This is an album, I, and many other fans of Blink-182 and all things Pop Punk never thought we’d so much as see, let alone hear. Following a highly publicised indefinite hiatus and ensuing break-up in 2005, a reunion in 2009, and the departure of founding member Tom DeLonge in 2015, it was most certainly a rigmarole to reach this point. “California” is the band’s first release since 2011’s massively disappointing, child of divorce, “Neighbourhoods”, which being so inconsistent in its themes and sound was rather underhweleming and forgettable. It’s also only the third in the last 15 years, with the incredulously divisive, and bizarrely experimental “Untitled” hitting shelves back in 2003. In essence, this is perhaps the first real Blink album since 2001 when we as listeners were graced with the hilariously named “Take Off Your Pants and Jacket”.
Following the departure of DeLonge, the band took on Alkaline Trio frontman Matt Skiba as their new permanent member, and began writing once again; something founding member and bassist Mark Hoppus, and drummer Travis Barker had been attempting to do for some time. The addition was met with the expected mixture of praise and criticism, though it’s now safe to say that Skiba was not only the right decision, but also a dramatic improvement. Working alongside legendary producer John Feldmann, the trio began the highly delayed creative process, completing some 30-40 tracks in the studio, 16 of which made their way onto the finished album. These are easily some of the 16 best songs we’ve heard from Blink-182, and I’ll do my best to explain how and why.
“California” pulls no punches from the get-go, with three of the album’s strongest tracks taking up the first three slots. Opening with some introspective vocals from Hoppus, before we’re dragged kicking and screaming into proceedings by an always amazing Barker drum solo, before we’re treated to the first taste of Skiba’s vocals in the chorus, as he shouts, sings, and screams. It hits close to home, with some of the nasally inflections of forgotten frontmen present, but it’s so much less produced, so much more raw and passionate. It’s not even 2 minutes long, but the track is enough to have the hairs on the back of your neck standing up.
The lead single Bored to Death is equally excellent, sounding enough like the band we know and love, with a little bit of +44 and even Alkaline Trio mixed in there too. It’s new, and fresh, and exciting, with the lyrics continuing themes all too well known for fans of the band. You can’t help but sing along, and we’re treated to some more of Barker’s phenomenal drumming towards the end.
She’s Out of Her Mind very quickly became my favourite track on the record, and is slowly working its way towards being my favourite Blink song period. It all just feels so comfortable, so nostalgic, so fitting; and I haven’t heard anything quite like it since The Rock Show. It’s not clever, but it doesn’t try to be. It’s a simple punk anthem for a new generation, with all the catchiness you’d expect. Los Angeles makes up one of three tracks on the album named after locations, and it’s perhaps one of the most unusual. The song is heavy, it’s dark, and carries with it a real gritty, and grimy sort of sound. The effects are laid on heavy, but to good use, and the perfect harmony of the two vocalists is showcased even further.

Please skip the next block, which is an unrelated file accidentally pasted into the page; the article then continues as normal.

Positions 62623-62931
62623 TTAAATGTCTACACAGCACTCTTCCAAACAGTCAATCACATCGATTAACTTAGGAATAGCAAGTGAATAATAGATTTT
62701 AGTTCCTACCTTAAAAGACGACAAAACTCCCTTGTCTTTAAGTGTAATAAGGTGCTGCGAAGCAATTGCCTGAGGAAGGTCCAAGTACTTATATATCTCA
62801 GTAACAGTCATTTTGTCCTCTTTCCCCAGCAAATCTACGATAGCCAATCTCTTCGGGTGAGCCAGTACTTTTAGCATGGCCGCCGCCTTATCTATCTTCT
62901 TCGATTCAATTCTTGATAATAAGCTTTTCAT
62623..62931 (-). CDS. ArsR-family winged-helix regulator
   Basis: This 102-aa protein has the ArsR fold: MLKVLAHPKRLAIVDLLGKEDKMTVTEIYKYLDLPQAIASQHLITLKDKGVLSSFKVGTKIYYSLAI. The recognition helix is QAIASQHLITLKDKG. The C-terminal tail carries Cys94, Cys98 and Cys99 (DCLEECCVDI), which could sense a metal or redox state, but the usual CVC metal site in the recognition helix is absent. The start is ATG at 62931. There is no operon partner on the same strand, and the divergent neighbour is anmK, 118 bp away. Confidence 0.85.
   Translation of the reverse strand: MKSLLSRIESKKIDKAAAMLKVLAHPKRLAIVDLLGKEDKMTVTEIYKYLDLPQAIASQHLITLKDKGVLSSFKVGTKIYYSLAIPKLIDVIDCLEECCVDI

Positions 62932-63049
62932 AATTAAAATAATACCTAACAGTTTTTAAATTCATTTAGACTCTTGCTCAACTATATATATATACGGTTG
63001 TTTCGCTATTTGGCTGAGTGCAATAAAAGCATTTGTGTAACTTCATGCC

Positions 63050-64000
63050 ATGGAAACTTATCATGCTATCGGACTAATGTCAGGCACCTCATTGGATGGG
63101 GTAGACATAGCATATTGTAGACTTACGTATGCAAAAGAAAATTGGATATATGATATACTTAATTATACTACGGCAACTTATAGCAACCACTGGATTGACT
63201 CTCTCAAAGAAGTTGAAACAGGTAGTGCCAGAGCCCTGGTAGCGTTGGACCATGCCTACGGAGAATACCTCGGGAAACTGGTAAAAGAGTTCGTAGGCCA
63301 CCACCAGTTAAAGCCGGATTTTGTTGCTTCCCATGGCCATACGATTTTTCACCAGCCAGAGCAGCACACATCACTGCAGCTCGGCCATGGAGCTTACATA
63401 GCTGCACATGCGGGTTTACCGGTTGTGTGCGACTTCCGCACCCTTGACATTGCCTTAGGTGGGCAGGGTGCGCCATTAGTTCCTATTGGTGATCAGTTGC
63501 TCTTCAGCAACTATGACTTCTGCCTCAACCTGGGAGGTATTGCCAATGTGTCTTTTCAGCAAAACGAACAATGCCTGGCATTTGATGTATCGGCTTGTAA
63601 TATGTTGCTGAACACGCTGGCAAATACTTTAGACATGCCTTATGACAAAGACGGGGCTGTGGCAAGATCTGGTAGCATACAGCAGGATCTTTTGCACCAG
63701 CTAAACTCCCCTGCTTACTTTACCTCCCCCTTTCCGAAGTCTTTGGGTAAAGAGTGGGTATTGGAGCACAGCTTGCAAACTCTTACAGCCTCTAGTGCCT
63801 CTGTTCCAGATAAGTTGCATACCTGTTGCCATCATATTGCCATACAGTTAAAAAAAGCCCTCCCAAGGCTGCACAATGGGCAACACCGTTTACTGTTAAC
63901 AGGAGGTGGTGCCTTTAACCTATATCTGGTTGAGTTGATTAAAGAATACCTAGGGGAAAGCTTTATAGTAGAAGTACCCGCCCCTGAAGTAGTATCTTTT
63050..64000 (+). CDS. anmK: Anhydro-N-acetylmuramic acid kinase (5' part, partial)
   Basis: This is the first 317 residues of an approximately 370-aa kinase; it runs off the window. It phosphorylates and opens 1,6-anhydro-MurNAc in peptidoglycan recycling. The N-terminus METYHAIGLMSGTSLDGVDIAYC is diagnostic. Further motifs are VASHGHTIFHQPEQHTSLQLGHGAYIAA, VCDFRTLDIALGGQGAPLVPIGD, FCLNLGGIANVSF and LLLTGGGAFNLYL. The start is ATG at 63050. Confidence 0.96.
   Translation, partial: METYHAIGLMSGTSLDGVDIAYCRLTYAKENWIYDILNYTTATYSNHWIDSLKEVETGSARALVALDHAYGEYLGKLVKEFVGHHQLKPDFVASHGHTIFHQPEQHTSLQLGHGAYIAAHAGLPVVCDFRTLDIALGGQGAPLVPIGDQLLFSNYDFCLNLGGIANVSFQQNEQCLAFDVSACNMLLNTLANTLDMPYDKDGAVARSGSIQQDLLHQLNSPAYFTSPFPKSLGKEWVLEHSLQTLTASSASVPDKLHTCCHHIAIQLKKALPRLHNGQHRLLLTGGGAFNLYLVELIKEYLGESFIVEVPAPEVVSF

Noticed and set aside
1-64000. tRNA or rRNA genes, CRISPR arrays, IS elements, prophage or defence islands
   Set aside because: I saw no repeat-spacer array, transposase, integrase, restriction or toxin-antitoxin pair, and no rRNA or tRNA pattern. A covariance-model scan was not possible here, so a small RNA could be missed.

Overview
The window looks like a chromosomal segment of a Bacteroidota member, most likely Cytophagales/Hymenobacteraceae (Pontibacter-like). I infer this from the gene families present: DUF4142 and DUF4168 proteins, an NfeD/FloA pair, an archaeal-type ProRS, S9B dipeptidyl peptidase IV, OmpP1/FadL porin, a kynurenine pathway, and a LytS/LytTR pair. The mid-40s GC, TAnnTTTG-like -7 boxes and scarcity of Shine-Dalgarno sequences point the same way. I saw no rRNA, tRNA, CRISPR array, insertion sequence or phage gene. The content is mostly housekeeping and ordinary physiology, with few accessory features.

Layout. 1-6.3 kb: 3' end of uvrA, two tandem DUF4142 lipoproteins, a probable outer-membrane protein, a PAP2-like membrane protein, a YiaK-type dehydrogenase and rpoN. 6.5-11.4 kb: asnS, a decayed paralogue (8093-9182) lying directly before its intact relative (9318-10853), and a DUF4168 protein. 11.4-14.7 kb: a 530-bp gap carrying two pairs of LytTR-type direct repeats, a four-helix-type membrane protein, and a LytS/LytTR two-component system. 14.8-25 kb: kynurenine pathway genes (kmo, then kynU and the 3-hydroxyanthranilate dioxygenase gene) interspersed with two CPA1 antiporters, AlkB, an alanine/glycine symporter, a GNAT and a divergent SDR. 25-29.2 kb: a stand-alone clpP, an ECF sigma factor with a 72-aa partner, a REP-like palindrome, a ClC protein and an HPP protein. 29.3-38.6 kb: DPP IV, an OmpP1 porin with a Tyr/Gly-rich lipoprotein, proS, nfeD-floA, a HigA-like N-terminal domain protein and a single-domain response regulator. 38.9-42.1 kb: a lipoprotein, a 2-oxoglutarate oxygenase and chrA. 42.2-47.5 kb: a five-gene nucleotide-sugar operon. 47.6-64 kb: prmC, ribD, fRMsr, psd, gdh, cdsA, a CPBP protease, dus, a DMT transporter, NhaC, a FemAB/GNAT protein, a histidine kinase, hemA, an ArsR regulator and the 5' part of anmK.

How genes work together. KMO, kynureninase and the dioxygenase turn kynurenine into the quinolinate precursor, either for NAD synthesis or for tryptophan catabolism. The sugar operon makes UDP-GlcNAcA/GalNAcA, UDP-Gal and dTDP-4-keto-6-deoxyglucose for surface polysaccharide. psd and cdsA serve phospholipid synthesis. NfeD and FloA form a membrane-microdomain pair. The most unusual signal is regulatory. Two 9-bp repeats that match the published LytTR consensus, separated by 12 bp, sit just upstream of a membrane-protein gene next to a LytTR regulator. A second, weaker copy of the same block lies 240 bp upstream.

Fans of the classic “na-na-na” need look no further than Sober and No Future, a pair of classic, rocking Blink tunes. No Future was also released as a single, and understandably so; seeming to take the best parts of “Neighbourhoods” and piling it into one track, but it could easily fit in with any song from “TOYPAJ”. The riffs are scintillating, the instruments blend so seamlessly, and the chorus along with the breakdown are as good as it gets. Home is Such a Lonely Place slows things down with acoustic guitar and piano melodies as Mark and Matt’s harmonisation is showcased once again through emotional driven vocal performances on heartfelt lyrics. Meanwhile, Teenage Satellites, Kings of the Weekend, and Rabbit Hole provide a trio of excellent teen anthems, loaded with Pop Punk goodness, featuring catchy riffs, and catchier choruses.
Towards the later tracks, the album continues strongly, with Left Alone and San Diego proving to be two of the more different, as far as what we expect from the band, sounding tracks on the LP, but they experimentation pays off in a big way, as these are easily two of the strongest songs, featuring fantastic vocal performances and quality instrumentation. The titular track California wraps up the album nicely, starting off in a slow, dreamy manner, before building into an anthemic chorus of roaring percussion and distorted guitars, as Hoppus and Skiba sing an almost ballad-like ode to the magical state which gave rise to so many beloved artists and musicians, especially of this particular genre.
Overall, the album is undeniably one of Blink-182’s greatest to date, bringing together the best aspects of all their previous projects into one grandiose display and celebration of the band, the genre, and youth. Skiba’s replacement of DeLonge cannot even be questioned, and is without a doubt a significant improvement, in both writing and performance. Whilst other bands of a similar nature struggle to come to terms with the changing scenery of music, and their age, Blink-182 have not faltered, striding confidently through the musical process and creating the same magic they did in the late 1990s. “California” hits each mark it intends to with quality and precision, featuring some of the group’s best tracks, and will live on in the annals of Pop Punk history and remain a constant feature of any fan’s music library for years to come.
– Kieran Griffiths